Mondialiste grabbed himself another big chunk of North American prizemoney when landing the 2016 Arlington Million at the eponymous racetrack on August 13.
The raider from Yorkshire, England would have been well known to USA race fans, having been a great runner-up to the mighty Tepin in the Breeders Cup Mile 2015. Mondialiste had also won the Woodbine Mile for good measure. So the winner’s betting odds of 9/2 with the offshore sportsbooks might have been a touch generous, with the significant benefit of hindsight.
Mondialiste used to be trained by Freddie Head, best known on this side of the Atlantic for his incredible achievements with the great Goldikova, winner of 14 Grade 1 races. However Mondialiste has done all his serious winning in the care of David O’Meara, a trainer with a big reputation of improving lesser lights.
In Mondialiste he purchased a well-bred Galileo horse with talent aplenty and then took his form to a new level. O’Meara has shown he can handle the big time, if given the ammunition, and this is not a yard other trainers should want their charges to move to. He has a habit of making former trainers look a little foolish. O’Meara shrewdly bought the horse out of Head’s yard for 190,000 euros ($215,000). That investment has been repaid many times over with more to come, most notably at the Breeders Cup meeting.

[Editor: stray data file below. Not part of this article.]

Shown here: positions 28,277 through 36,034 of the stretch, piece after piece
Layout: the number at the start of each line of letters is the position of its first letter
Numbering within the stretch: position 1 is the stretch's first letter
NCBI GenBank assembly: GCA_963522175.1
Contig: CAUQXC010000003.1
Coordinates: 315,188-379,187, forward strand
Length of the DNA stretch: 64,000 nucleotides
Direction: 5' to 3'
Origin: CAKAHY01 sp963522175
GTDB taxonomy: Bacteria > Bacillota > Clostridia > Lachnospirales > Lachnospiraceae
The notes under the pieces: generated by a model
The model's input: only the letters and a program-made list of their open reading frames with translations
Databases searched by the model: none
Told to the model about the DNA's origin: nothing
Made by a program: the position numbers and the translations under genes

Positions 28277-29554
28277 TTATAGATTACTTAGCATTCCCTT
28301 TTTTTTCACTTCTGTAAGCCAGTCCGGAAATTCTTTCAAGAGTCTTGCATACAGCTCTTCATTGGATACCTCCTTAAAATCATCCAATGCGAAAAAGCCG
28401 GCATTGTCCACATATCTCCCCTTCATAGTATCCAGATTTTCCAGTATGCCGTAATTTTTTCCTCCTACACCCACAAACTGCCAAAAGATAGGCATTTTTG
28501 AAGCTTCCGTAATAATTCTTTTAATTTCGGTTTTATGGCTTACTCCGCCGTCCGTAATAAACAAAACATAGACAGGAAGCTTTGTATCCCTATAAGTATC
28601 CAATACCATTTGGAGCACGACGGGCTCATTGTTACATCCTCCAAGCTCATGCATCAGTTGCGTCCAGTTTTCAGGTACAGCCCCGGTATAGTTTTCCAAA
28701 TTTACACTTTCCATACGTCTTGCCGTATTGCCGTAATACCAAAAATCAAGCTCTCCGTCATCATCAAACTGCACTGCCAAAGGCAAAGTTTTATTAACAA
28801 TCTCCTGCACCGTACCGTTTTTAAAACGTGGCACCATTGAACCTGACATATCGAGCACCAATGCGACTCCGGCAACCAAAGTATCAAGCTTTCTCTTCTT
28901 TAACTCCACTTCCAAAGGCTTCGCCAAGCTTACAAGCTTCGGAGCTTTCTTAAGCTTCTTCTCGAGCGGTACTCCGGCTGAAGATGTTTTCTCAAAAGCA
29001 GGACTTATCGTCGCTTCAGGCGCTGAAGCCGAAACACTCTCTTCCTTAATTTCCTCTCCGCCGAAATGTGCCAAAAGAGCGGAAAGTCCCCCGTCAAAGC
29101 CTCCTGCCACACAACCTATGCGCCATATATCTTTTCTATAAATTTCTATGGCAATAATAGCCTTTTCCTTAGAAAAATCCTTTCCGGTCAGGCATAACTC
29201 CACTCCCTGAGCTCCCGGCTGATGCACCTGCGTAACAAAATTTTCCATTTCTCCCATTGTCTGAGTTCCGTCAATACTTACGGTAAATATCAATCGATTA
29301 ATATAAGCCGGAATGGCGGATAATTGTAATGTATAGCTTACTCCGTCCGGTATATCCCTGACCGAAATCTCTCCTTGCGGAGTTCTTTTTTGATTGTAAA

The Arlington win was a ‘win and you are in’ race for the Breeders Cup Turf (November 4). That would mean a further two furlong step up in trip from the mile and a quarter distance of the Arlington Million. O’Meara and his stable jockey Daniel Tudhope will have to think long and hard about that one, but they have little to lose by taking on the challenge. Certainly his horse seems to save his best form for the rich races of North America.
Mondialiste was far from the first of his country to raid the Arlington Park pot of gold. Indeed Tolomeo won the third running of the race for Luca Cumani in 1983. Teleprompter won in 1985, while Sulumani got the race after the disqualification of Storming Home in 2003. Other English victors include John Gosden’s Debussy in 2010 and Irish trainer Aidan O’Brien, who saddled the third Deauville this time around, has had a couple of winners too.
US bettors might do well to analyze the Europe form when looking for the winner of next year’s renewal. Certainly there will be a few trainers in the United Kingdom who might feel they had better horses than Mondialiste standing in their stables at the time the race was run.
First horse home for the home nation this year was Kasaqui in second, saddled by trainer Ignacio Correas and ridden by jockey Robby Albarado (pictured). Mark Casse’s favorite World Approval could only manage seventh of the 11 runners, but there was barely four lengths between first and last. World Approval’s jockey Florent Geroux was disappointed despite riding a Grade-race treble on the day, blaming the slow early pace for his horse’s below par performance.